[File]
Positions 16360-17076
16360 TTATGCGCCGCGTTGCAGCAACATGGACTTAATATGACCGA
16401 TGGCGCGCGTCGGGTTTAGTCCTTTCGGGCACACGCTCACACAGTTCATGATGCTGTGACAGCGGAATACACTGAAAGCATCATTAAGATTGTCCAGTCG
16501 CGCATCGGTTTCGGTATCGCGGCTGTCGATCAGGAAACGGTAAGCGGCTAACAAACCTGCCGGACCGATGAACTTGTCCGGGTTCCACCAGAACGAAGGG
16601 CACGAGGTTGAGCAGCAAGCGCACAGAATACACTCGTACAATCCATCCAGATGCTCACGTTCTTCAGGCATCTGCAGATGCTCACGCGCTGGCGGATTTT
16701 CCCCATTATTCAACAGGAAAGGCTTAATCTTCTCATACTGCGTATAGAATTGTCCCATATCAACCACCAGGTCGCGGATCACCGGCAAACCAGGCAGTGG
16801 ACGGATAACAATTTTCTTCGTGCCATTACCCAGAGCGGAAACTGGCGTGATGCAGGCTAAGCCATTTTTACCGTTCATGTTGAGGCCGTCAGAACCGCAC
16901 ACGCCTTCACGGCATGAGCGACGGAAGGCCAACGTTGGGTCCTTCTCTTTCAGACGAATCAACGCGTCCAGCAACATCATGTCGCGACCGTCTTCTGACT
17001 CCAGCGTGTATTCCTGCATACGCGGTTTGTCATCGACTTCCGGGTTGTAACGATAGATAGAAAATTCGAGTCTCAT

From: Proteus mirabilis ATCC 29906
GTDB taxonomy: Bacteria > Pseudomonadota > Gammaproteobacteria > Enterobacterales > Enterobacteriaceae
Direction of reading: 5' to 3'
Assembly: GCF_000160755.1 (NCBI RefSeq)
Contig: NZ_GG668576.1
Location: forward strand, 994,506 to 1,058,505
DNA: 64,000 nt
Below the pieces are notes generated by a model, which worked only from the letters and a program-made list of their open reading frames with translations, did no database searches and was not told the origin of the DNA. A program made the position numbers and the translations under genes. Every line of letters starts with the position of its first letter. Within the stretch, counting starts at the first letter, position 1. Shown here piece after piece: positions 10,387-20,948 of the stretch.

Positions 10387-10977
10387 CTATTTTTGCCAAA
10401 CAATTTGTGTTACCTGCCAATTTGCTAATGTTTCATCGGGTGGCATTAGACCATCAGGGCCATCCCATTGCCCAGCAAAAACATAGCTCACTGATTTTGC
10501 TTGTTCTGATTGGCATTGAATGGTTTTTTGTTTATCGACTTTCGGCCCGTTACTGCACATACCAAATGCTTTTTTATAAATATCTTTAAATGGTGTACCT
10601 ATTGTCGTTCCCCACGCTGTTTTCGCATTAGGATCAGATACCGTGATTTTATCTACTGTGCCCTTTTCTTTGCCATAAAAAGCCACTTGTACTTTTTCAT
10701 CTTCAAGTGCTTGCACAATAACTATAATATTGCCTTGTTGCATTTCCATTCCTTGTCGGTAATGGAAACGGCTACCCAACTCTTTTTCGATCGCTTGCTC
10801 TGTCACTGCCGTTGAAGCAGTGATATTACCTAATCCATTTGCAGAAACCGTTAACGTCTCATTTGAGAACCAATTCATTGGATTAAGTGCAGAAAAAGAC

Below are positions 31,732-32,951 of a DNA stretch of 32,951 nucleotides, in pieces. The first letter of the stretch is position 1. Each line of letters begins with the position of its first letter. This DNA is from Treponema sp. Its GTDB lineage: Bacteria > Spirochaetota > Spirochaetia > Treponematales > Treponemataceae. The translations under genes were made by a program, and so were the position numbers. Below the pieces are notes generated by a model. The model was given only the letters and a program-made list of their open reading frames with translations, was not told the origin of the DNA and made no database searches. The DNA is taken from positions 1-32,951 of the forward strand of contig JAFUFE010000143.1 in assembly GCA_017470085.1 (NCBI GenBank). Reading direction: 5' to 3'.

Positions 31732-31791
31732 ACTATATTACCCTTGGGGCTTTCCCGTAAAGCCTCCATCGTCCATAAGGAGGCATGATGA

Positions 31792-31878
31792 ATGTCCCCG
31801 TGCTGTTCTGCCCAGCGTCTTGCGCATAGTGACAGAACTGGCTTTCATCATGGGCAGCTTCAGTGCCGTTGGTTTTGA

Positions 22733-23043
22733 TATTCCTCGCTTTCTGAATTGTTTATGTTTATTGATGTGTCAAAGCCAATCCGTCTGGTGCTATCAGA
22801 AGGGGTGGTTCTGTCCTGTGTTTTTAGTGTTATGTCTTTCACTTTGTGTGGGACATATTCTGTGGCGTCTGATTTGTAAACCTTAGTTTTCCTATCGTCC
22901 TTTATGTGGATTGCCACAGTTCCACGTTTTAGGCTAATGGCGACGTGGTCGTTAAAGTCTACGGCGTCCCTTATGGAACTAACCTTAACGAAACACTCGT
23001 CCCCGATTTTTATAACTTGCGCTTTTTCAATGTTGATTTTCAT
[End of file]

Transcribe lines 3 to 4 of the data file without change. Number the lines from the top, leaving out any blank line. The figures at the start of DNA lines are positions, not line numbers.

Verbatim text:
16401 TGGCGCGCGTCGGGTTTAGTCCTTTCGGGCACACGCTCACACAGTTCATGATGCTGTGACAGCGGAATACACTGAAAGCATCATTAAGATTGTCCAGTCG
16501 CGCATCGGTTTCGGTATCGCGGCTGTCGATCAGGAAACGGTAAGCGGCTAACAAACCTGCCGGACCGATGAACTTGTCCGGGTTCCACCAGAACGAAGGG